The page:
Orchid by Matthew Barton was released January 21 2020.

Interview: Mat Smith

(c) 2020 Further.

3 Questions: YOVA

YOVA are a duo of Jova Radevska and Mark Vernon. Their first single, ‘Moondog’, was released last year and found the pair accompanied by a diverse group of players including Grumbling Fur’s Daniel O’Sullivan and PJ Harvey collaborator Rob Ellis.

On new single ‘Rain’, Jova ratchets up the mesmerising, enthralling innocence of her naturally soulful voice on a song detailing a painful, terminal break-up. The track has been given a a special mix from Erasure’s Vince Clarke that will be available from February 28. Both tracks will then be released as part of a four track digital bundle on March 6 2020.

To celebrate the release of ‘Rain’, Further. asked Jova and Mark our customary 3 Questions, with typically revealing results.

What is your earliest memory?

Jova Radevska: Wrapping my stuffed monkey in a blanket and also screaming my lungs out near a scarecrow in a cornfield with my grandmother.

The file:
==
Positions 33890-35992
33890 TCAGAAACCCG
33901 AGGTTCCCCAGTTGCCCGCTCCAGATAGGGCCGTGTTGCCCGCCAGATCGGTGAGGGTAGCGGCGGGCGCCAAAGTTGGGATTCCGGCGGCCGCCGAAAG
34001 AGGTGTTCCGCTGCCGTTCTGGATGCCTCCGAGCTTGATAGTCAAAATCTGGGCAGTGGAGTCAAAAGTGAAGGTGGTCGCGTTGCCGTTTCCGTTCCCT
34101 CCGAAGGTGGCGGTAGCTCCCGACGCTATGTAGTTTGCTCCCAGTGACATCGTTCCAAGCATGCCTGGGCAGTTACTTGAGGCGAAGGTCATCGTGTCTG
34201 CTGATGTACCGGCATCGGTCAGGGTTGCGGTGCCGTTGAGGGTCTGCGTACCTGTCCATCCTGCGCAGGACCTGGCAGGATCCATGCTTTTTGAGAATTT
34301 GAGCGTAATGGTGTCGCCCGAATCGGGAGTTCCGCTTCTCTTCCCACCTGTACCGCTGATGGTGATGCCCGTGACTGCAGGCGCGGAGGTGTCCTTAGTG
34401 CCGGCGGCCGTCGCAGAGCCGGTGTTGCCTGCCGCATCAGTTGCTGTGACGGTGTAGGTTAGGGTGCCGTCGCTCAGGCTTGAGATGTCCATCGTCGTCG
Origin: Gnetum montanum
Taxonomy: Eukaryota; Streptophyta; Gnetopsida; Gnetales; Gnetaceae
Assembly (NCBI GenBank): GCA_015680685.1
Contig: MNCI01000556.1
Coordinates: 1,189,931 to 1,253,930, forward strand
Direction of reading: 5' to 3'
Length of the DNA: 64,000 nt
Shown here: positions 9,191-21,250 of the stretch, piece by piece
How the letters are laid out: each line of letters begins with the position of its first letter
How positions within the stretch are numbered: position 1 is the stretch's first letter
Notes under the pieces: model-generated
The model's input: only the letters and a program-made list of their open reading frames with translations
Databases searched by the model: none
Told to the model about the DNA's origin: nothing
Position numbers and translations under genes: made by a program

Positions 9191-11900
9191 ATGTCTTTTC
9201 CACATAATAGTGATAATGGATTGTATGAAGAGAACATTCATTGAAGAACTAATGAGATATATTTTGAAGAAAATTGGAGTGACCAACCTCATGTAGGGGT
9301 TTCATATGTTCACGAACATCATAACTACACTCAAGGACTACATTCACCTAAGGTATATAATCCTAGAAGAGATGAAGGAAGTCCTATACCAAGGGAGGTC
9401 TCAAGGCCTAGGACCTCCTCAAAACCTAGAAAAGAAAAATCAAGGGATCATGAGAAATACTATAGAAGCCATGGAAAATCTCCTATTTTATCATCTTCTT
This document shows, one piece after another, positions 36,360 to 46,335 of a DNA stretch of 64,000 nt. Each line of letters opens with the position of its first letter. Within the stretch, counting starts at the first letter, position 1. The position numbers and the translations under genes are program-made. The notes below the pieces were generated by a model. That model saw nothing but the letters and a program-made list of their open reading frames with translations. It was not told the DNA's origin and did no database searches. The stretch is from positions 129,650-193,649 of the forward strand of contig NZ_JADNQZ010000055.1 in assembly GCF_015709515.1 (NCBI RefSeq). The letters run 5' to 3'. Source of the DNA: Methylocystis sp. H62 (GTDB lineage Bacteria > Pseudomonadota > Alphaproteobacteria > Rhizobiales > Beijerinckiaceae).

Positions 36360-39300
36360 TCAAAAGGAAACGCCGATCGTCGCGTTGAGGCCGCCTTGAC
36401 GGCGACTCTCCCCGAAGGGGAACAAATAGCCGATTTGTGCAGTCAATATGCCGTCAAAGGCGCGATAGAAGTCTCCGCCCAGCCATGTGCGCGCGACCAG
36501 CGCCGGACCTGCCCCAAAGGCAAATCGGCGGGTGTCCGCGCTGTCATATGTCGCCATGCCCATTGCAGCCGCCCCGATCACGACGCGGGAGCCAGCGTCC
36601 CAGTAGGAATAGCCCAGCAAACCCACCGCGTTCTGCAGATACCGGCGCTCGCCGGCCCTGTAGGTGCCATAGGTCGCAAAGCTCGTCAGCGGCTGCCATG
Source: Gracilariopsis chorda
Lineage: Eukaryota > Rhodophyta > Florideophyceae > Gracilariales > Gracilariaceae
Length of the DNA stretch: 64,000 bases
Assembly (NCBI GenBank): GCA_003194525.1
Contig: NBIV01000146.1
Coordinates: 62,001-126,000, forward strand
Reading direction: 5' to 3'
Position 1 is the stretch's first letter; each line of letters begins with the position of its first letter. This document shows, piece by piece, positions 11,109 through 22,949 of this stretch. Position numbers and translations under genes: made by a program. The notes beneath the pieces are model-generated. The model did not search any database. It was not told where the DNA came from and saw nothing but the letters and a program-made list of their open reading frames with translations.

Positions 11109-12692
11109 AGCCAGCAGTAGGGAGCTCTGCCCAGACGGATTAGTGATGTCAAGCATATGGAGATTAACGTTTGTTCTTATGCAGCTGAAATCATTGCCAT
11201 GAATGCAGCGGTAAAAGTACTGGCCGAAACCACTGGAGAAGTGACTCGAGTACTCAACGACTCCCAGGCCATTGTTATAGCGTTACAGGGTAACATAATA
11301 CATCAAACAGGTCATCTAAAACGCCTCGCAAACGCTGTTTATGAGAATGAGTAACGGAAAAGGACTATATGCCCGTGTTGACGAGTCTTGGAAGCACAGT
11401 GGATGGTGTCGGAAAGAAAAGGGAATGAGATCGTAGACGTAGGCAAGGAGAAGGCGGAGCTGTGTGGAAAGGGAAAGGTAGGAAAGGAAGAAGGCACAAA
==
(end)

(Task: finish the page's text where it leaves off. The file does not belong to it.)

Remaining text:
Mark Vernon: The psychedelic colour of leaves, buildings, blues skies, clouds, stars and moon from the pram

What’s the best piece of advice you’ve been given?

JR: Trust yourself and don’t put all your Easter eggs in one basket.

MV: Never take no for an answer. Less is more. Don’t put the cart before the horse. The latter is from The Velvet Underground’s John Cale.

Where are you most productive or inspired?

JR: Mostly in solitude and when I’m sad and angry.

MV: When I’m either within reach of a keyboard or fretboard.

Rain by YOVA is out now. Listen here.

Interview: Mat Smith

3 Questions: Alexandra

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Alexandra Burress is a 21-year old singer / songwriter and producer from Portland, OR. Her latest album, Ecdysis, was recorded in the San Diego of her formative years, and finds her crafting a warm, tender, dreamlike suite of eight electronically-infused songs that gently wrap the listener in their gauzy, affecting textures. Read the Further. review here.

What is your earliest memory?

My earliest memory is eating a Spongebob popsicle in China as a 3-year-old and relishing the sugar flavour on my tongue. Surrounding me was a deep grey cloud sky with palm trees the size of dinosaurs swaying heavily in the wind.

What’s the best piece of advice you’ve ever been given?